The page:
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Stay-at-home moms tend to lack financial sophistication. They don't pay attention to the family finances.

Stay At Home VS Working Moms


Stay At Home VS Working Moms


Tough Choices Made Tougher When Facing Divorce


By STACEY ALATZAS

     Stay at home with your kids or stick with your career: it's a matter of endless debate. But when divorce enters the equation, it's often a matter of financial survival. Whether you're a stay-at-home mom, part-time worker, entrepreneur or full-time career woman, divorce usually creates a need for more income.   

"I urge everybody to aim toward self-sufficiency," says Gaetano Ferro, president of the American Academy of Matrimonial Lawyers. "The more self-sufficient she can become, the better off she is." 


The woman who has left the the work force to care for children may face the bigger challenges when returning to work. But divorcing women in every kind of work circumstance can benefit from taking a soul-searching, strategic approach to finding the kind of job that can sustain them and their families, says Carol Fishman Cohen, co-author of "Back on the Career Track: A Guide For Stay-at-Home Moms Who Want to Return to Work."   

"The people who can figure out what they want to be doing now will be happier in those positions and they'll be doing them for a longer time," says Cohen who has started a career-finding Web site called iRelaunch.com with her co-author Vivian Steir Rabin.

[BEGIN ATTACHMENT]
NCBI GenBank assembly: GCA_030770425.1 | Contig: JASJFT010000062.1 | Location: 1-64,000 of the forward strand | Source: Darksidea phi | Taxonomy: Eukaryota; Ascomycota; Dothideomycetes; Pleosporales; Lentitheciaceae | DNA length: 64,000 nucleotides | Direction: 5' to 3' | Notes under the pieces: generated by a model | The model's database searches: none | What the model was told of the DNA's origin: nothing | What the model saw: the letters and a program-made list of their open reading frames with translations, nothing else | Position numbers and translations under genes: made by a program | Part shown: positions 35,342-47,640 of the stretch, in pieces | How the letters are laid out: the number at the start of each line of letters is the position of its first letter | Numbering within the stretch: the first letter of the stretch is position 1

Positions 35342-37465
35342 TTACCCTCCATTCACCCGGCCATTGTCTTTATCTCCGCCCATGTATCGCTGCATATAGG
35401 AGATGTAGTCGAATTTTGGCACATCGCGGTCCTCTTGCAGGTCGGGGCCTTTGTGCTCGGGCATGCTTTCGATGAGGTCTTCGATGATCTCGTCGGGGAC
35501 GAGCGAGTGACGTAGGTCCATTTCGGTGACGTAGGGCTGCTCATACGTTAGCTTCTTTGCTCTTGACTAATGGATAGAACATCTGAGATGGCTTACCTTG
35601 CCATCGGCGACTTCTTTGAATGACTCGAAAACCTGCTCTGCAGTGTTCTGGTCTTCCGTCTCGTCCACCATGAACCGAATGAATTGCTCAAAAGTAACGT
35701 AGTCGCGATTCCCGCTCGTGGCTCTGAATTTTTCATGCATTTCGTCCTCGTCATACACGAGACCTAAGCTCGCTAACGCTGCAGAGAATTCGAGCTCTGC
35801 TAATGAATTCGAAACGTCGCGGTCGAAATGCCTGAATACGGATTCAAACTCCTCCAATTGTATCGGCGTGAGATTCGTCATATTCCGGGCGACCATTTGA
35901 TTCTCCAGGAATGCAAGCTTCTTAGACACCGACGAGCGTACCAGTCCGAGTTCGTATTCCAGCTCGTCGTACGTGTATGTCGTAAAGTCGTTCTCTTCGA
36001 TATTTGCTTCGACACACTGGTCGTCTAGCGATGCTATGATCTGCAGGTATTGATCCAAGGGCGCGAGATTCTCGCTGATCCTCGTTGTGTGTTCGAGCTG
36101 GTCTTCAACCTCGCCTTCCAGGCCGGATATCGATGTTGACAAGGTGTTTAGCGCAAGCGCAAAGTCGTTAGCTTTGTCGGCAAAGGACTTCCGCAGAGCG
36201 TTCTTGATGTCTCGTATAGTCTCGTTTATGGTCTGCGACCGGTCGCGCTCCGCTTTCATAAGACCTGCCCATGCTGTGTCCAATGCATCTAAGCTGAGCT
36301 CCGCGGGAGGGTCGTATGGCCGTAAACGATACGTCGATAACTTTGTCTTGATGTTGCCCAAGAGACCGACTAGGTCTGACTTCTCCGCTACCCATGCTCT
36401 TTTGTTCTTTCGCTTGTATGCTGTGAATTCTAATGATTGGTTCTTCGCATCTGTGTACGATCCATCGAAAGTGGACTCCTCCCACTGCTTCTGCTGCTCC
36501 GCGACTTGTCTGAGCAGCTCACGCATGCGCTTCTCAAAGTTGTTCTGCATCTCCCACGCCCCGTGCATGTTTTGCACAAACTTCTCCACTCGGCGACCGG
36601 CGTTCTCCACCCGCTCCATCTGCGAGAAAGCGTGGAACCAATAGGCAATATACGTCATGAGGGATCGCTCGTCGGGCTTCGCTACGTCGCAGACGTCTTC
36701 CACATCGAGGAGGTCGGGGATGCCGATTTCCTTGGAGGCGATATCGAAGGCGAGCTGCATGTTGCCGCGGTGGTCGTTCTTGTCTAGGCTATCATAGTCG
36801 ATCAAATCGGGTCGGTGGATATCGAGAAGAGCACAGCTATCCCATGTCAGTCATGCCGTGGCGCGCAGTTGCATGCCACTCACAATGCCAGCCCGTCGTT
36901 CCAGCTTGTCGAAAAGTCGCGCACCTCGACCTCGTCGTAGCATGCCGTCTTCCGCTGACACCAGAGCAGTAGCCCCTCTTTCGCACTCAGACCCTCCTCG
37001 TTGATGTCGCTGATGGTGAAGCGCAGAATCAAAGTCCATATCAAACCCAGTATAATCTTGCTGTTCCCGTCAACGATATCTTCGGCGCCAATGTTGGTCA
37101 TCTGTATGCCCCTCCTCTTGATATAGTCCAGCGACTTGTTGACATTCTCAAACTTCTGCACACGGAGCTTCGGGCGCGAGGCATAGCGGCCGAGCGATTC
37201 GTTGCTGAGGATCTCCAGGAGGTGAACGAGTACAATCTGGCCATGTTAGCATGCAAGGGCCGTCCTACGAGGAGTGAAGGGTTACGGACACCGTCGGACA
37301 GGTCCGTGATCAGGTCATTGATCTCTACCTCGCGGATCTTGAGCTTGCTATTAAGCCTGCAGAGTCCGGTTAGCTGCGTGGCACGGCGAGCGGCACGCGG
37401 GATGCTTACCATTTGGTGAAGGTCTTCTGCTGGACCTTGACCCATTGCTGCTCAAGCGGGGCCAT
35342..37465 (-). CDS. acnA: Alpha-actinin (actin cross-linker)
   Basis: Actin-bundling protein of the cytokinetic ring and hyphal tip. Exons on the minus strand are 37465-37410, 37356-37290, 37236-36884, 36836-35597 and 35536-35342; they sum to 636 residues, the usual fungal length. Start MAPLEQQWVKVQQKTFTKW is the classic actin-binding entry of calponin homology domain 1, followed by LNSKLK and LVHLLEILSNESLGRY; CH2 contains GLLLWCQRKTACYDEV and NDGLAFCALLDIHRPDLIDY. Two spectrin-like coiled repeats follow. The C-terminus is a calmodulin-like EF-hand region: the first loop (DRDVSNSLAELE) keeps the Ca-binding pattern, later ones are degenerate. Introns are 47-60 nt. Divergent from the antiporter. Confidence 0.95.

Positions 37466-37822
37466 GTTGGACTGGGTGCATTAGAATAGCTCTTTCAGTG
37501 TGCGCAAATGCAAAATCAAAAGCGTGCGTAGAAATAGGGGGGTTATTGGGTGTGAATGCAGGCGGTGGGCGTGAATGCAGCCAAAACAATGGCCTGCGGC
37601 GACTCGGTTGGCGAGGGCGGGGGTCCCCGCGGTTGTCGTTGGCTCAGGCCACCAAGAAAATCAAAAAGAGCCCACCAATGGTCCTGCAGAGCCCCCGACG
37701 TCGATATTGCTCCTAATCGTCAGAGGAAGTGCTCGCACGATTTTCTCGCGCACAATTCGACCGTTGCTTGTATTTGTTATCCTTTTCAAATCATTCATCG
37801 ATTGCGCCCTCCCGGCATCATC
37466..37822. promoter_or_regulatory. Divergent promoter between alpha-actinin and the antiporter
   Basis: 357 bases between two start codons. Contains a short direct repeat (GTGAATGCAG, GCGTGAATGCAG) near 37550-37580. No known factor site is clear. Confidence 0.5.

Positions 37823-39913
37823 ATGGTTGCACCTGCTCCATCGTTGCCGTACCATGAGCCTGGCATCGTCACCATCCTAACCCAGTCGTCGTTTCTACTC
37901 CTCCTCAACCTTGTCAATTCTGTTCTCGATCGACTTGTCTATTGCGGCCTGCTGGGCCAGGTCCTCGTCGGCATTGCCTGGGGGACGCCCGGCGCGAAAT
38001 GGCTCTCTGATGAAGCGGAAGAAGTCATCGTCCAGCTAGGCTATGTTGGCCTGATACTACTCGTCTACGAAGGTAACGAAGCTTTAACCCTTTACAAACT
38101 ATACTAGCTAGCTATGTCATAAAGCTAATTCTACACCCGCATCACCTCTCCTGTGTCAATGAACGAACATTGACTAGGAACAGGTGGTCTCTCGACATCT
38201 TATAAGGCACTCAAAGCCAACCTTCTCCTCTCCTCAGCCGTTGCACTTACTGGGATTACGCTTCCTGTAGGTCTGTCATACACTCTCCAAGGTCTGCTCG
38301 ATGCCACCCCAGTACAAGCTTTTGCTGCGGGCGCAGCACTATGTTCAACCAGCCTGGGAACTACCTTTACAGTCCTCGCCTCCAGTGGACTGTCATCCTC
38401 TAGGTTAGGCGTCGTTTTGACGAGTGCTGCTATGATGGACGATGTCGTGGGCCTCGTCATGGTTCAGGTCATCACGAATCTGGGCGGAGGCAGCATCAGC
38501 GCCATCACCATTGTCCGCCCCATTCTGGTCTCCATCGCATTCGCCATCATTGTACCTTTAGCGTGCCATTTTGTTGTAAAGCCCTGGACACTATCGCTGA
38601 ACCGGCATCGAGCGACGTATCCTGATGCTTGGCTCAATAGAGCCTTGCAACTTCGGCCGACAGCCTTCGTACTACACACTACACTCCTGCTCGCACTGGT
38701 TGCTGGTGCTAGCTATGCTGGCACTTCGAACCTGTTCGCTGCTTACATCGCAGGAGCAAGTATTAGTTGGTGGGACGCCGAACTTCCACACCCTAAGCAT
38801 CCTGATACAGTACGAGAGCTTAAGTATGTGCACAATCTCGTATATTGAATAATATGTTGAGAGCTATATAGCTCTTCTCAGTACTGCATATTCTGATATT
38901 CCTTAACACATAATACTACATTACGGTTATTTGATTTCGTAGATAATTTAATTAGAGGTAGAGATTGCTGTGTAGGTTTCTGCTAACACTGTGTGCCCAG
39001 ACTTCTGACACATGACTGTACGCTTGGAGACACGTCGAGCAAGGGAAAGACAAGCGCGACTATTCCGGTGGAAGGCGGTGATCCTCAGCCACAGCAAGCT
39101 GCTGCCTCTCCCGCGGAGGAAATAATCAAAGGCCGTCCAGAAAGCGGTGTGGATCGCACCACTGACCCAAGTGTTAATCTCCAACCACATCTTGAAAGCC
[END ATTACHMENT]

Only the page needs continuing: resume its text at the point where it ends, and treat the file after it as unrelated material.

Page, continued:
Ferro says one of the first things divorcing women should do is educate themselves about their family finances. "Stay-at-home moms tend to lack financial sophistication," says Ferro. "They don't pay attention to the family finances."    

He suggests they start looking at their tax returns, bank statements, investments, pay stubs and canceled checks. Then he recommends figuring out the family's budget and taking that to a lawyer who is well-versed in family law. Only when a woman has a good idea about what it costs to live her life, will a lawyer be able to help her determine what kind of work she'll need, says Ferro.   

If divorcing women have been out of the work force for awhile, finding that work can be challenging. In her controversial book "The Feminine Mistake," author Leslie Bennetts cites a study by Cornell University sociologist Dr. Shelley Correll that found "mothers are 44 percent less likely to be hired than non-mothers who have the same resume, experience and qualifications..."    

To help tackle challenges like these, Cohen and her co-author Vivian Steir Rabin offer a seven-step plan to guide women back to work. "We tell people to examine each prior significant and volunteer experience and break each into components," Cohen says. "Then extract those components you really like and are really good at and build your new career path."   

Cohen, a married mother of four, says she skipped this step when she returned to work in her former career in investment banking. She ended up leaving that job and now works as a consultant and author. "If I had gone through a rigorous analysis, I would have realized I loved business writing and working with people."    

 

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